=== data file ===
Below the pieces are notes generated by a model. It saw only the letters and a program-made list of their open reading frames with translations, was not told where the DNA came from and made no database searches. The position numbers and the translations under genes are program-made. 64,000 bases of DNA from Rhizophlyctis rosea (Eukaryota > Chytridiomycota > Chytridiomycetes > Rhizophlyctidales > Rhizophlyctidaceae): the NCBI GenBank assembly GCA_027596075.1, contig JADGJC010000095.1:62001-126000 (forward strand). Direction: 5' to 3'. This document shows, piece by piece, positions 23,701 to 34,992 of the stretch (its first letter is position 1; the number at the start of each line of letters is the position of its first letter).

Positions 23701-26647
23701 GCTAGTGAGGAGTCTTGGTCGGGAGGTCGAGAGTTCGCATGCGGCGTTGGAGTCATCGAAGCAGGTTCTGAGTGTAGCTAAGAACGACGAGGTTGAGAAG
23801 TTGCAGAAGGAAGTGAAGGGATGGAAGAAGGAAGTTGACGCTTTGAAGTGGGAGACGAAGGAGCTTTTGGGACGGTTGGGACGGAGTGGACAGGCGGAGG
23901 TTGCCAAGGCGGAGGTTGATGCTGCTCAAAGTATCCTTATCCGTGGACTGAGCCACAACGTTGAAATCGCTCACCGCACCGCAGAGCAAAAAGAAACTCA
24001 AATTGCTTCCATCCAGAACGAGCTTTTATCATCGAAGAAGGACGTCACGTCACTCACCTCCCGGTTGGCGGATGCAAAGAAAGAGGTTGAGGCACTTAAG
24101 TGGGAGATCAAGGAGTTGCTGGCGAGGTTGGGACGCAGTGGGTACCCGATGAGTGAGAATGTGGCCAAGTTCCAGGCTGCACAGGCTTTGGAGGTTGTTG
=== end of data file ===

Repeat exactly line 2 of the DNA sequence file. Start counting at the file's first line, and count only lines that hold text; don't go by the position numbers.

Positions 23701-26647